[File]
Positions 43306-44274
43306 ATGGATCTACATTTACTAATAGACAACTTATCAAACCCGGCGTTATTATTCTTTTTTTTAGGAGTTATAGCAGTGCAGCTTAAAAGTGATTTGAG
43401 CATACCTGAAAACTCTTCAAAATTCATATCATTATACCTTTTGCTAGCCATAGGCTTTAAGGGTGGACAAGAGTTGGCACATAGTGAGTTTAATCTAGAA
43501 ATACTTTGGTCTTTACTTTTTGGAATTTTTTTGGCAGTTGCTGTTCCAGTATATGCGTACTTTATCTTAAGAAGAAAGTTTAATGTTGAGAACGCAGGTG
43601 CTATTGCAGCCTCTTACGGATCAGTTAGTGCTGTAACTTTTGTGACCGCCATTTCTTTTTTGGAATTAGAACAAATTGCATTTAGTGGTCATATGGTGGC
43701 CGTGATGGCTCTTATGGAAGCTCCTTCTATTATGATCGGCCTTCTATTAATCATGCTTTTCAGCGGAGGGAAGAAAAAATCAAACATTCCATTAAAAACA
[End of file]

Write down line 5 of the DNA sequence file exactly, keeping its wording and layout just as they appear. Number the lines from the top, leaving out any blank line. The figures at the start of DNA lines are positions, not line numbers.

43601 CTATTGCAGCCTCTTACGGATCAGTTAGTGCTGTAACTTTTGTGACCGCCATTTCTTTTTTGGAATTAGAACAAATTGCATTTAGTGGTCATATGGTGGC